This is horrifying to hear. I thought Paul Wiedefeld had successfully cleaned house of all of the “go along to get along” people who refused to do the right thing because they were worried about losing their gig & pension. And if Paul Wiedefeld knew about this and tried to cover it up, he needs to go.


Aurelian135_

Good lord. I get grilled by my DC friends for saying this but ever since I moved here from NY (went to college in NYC), I’ve been saying that the DC metro fucking sucks in comparison to the subway. Look is the NYC subway the best in the world: no, it’s filthy and has problems but in my experience far fewer than we do here.


PandaReal_1234

Eh. NYC has a long history of derailments too ([https://pix11.com/news/the-worst-train-derailments-and-crashes-in-nyc-history/](https://pix11.com/news/the-worst-train-derailments-and-crashes-in-nyc-history/)).


parkerLS

That link has incidents going back to 1918. There were only 5 derailments listed: 1 was caused when the operator had a heart attack. 1 was caused by the operator going 4x the speed limit while drunk 1 occurred in 1928. So in the past 93 years there have been two derailments due to equipment failures. Considering the size and operating hours of the NYC subway compared to DC, they are doing FAR better


guy_incognito784

Damn good culture just everywhere around this city.


PandaReal_1234

If they have known about them for years, there's no way this is going to fixed in the estimated 2 weeks WMATA has announced. If it is just 2 weeks, they would have fixed it years ago.


miketugboat

If this is true and the employees really cared, why didn't they come to the press anonymously years ago? Why now?


ohdaschamp

Same reason why people don’t saying anything when they catch their boss doing something they shouldn’t be doing on the job. They keep quiet, ignore it, and keep their job.


mwheele86

Burn the whole thing down. There have been some good threads compiling the same anodyne responses from all of our region’s politicians over the years after each screw up and nothing changes. I’ve been frustrated more of the press doesn’t take a harder line against metro’s shortcomings and incompetence.


The_Funkybat

If you’re talking about the organization, maybe. If you’re talking about scrapping the system, fuck no. If there’s anything I can’t stand, it’s ignorant pro-private interest people saying that public transit systems should be dismantled or abandoned because of this or that. There’s a big agenda to attack public transit on the right and I won’t have it. Now I definitely believe there needs to be a house cleaning with the leadership and the rank-and-file at Metro, but I don’t wanna hear any crap about “everyone should just go back to driving” or “sell it off Jeff Bezos and let him run it.”


mwheele86

I’m talking about wiping the organization’s senior management and bringing in people outside the country who have institutional experience at transit organizations that know what they are doing. We are slowly suffocating ourselves with cost bloat and service cuts across the board and I’m frustrated that the solution repeatedly is to blame lack of funding when other transit systems in other countries provide better service at lower operating and capital costs.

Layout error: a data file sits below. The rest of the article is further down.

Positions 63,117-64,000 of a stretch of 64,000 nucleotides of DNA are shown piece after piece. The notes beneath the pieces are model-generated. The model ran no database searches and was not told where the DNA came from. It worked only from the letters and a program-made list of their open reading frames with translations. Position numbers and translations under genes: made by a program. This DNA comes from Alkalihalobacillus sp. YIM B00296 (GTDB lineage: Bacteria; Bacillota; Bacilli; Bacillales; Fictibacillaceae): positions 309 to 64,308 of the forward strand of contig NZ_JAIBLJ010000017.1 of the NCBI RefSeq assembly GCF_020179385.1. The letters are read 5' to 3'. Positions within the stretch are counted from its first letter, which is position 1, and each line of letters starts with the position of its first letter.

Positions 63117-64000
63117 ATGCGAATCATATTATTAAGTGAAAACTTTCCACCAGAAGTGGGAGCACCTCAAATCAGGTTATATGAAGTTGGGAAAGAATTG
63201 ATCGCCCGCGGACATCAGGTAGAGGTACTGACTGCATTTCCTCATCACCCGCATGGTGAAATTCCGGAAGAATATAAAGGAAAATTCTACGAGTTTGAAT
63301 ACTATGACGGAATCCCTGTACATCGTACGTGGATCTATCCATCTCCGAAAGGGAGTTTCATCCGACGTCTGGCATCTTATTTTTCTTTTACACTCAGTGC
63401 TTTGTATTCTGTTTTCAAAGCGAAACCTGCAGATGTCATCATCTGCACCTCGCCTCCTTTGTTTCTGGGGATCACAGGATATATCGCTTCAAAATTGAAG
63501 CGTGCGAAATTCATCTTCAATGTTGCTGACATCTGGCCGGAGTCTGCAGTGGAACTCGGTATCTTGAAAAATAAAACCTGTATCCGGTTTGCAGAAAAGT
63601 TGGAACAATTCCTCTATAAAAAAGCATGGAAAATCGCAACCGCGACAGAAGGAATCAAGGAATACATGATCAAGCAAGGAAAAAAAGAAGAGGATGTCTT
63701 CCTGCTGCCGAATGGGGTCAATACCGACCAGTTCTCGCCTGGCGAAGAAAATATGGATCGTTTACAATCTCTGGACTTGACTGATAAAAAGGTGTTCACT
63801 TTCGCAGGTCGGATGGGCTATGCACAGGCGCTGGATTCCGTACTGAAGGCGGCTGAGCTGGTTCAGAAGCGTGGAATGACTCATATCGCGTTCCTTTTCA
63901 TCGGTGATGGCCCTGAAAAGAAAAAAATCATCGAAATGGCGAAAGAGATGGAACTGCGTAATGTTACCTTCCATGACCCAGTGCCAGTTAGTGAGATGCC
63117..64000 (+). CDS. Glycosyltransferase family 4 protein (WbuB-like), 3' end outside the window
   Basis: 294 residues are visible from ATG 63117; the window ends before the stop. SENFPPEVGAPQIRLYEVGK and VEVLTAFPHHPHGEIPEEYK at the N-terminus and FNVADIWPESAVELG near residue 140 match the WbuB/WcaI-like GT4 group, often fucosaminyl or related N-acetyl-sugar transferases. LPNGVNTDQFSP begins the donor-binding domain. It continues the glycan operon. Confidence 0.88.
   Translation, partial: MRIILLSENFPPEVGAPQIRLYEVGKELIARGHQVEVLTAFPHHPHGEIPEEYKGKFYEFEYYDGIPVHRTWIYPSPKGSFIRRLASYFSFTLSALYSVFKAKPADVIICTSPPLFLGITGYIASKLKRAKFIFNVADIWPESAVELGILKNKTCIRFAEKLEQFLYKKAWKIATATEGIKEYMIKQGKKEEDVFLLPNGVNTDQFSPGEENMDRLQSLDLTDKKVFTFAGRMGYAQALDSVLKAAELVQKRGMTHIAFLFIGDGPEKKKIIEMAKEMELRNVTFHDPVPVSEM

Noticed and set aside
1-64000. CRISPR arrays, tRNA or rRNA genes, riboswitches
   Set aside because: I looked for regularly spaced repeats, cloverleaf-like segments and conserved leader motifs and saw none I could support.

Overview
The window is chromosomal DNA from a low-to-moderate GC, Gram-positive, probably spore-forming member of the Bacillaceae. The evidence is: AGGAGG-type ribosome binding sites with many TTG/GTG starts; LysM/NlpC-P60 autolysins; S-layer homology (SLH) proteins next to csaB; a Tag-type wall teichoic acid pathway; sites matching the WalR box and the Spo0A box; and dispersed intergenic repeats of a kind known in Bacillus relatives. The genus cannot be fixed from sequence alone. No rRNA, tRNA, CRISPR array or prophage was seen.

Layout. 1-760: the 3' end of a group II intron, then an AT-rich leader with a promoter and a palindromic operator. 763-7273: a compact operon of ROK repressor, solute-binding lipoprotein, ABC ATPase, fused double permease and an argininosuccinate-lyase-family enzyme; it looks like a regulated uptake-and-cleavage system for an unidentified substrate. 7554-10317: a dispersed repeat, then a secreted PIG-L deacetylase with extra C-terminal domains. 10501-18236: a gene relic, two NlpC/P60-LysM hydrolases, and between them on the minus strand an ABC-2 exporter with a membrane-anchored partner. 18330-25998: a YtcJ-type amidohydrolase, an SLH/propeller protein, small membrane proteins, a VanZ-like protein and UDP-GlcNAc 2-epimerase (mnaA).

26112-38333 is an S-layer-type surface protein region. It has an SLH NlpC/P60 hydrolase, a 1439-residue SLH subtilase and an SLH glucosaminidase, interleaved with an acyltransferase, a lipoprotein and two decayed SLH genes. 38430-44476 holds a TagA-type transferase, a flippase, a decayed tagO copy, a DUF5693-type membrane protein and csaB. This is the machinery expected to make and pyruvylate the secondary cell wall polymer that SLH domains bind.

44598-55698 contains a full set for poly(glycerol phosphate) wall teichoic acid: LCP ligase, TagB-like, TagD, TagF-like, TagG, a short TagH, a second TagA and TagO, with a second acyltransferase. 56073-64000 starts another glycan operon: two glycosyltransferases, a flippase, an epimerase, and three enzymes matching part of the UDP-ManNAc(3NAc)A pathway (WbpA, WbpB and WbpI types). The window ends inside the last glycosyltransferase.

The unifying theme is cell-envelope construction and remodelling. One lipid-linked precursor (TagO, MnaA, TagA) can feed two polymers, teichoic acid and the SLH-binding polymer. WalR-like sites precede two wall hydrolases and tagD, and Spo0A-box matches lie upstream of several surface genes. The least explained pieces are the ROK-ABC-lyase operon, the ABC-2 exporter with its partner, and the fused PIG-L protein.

The_Funkybat

I see your point, but I think it’s a high hurdle for a number of reasons to ever expect foreign transit organization folks to get job offers from US public transit systems (to say nothing of the likelihood of any of them accepting such a job.) Public transit agencies may poach someone from another US city who is seen as “successful” within the modest set of expectations that the US has for any given public transit system. But the idea of going out there to get the senior staff of the London Tube or the Tokyo Metro is simply beyond the imagination of anyone in US civic government. And though this less of a problem in cosmopolitan predominantly liberal cities, there’s still a certain amount of American arrogance that perpetuates the idea of it it’s somehow a failure or betrayal to hire a foreign person to take over a civic organization in order to “run it better.” Americans are too arrogant to admit in the public sphere that *maybe* folks in other countries have figured out ways of accomplishing some things in a better way than we Americans can. So due to the political nature of public transit being government or quasi-government, that means only private sector businesses are willing to sometimes admit a foreigner is a better choice for a leadership position. And even then, it’s rare.


Not_My_Emperor

And none of these employees felt it was worth it to maybe anonymously leak this to the press? There are sections of metro that go over water and high overpasses. This could have been so, so much worse than it was. Sorry you don't get any sympathy from me for being afraid of retaliation here, there were other things they could have done and it's not exactly comforting knowing so many people knew this and just did nothing.


Inbetweener48

I wonder how a minor derailment is described?


thedude0117

Ohhhhh...that's not good. What else are they not telling us...


GenitalPatton

But I’ve been told we are Back2Good.


AlohaWorld18

I worked for supply chain at metro. I literally was fired for suggesting to open the procurement process to all vendors available. The engineers are gods there and if you contradict them you get canned. So yeah good times.


curtainflagwall

Why can’t we put bullet trains on metro


scotch_please

The infrastructure and tracks can barely handle slow trains without constant maintenance. They're not made for high speeds.


robertglasper

Why can't we drive an F1 car down Blagsden Alley?


curtainflagwall

Bc democrats won’t let me


TDenverFan

Would they even be that much faster with how many stations there are and constant starting/stopping?


SwisscheesyCLT

Lol, as if we build things to that standard here in America...


consoLe_-

What about the orange line?


neon_filiment

"Back to Good" indeed. 😆


MattDean748

Everything I’ve ever heard about WMATA has made it sound like an absolutely terrible place to work.


Longjumping_Lunch_53

Its really not if you follow your SOP...